Posted by on April 10, 2005 at 11:59:38:
Blame the Murphs and credit the Cerfs for some sweeping changes this week in the 2005 recreational groundfish season.
Actually, the Marine Recreational Fishery Statistics Survey (MRFSS) has been blamed for overstating the number of fish caught by recreational anglers in recent years.
But the California Recreational Fisheries Survey (CRFS), which was implemented last year, has produced what the Department of Fish and Game is calling "more timely and accurate estimates of recreational catch and effort in ocean waters."
Now, thanks to the CFRS, DFG marine managers are able to look at catch data on a monthly basis and make quicker decisions. Thus, DFG Director Ryan Broddrick announced this week that there will be some in-season adjustments in the groundfish season.
Starting in the southern management area (Point Conception to the Mexican border), groundfish season will be open April 16 through December from 0-60 fathoms (0-360 feet), except during September and October, when fishing is restricted to 0-30 fathoms (0-180 feet).
The adjustments apply only to state waters (0-3 nautical miles from shore), pending action by the Pacific Fisheries Management Council, which is to meet today and decide whether to extend the adjustments to federal waters (3-200 nautical miles from shore).
Broddrick, acting at the request of the Fish and Game Commission, decided to expand opportunities to anglers in state waters.
"The California Recreational Fisheries Survey is the best scientific method available for evaluating all forms of recreational ocean fishing," Broddrick said. "To the extent that these data support additional fishing opportunities, the department will make those opportunities available."
Broddrick said fishing could be restricted in the future if new CFRS data show that species are being hauled in by recreational anglers at levels greater than allowed.
The announcement is a clear victory for organizations such as the Sportfishing Association of California and United Anglers of Southern California, both of which have been highly critical of MRFSS as viable data for recreational fishing take.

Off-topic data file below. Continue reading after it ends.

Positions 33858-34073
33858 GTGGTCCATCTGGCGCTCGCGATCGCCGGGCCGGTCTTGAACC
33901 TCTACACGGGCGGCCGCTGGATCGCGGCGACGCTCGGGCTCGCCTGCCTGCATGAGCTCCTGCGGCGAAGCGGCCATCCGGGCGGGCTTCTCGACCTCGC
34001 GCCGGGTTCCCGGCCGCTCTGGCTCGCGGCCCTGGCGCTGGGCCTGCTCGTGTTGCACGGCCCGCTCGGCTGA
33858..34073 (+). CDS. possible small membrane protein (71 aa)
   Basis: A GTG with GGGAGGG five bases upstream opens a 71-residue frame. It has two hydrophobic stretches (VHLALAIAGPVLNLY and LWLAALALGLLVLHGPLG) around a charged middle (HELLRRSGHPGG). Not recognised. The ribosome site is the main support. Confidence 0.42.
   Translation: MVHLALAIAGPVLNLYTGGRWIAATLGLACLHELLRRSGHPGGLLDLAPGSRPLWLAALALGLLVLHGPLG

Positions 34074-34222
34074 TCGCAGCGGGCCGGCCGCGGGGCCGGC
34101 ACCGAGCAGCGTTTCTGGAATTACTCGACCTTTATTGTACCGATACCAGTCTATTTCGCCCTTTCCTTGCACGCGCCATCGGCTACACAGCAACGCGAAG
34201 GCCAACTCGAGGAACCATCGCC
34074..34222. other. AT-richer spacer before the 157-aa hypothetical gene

Forbes Darby, recreational fisheries coordinator for NOAA Fisheries, said recently that CFRS was a much better way to gather recreational fishing data than MRFSS.
"CRFS actually targets recreational anglers off docks, boats, piers and the like," Darby said. "MRFSS does random digit dialing with the hope that the survey-takers get a recreational angler on the line. They ask good questions once they get a fisherman, but it's such a bigger, broader pool, they only get small numbers."
Bob Fletcher, president of SAC, urged the Fish and Game Commission on March 18 to use the CFRS data, which he believes is "the best available science and the best available data for making management decisions, especially if that data showed declines and resulted in more restrictions."
"Now we have data showing that recreational anglers caught less than quotas," Fletcher said in a letter to Fish and Game Commission President Jim Kellogg.
Fletcher predicted a month ago that "CFRS will usher in a new era of accuracy in recreational catch information." That new era replaces the errors of MRFSS
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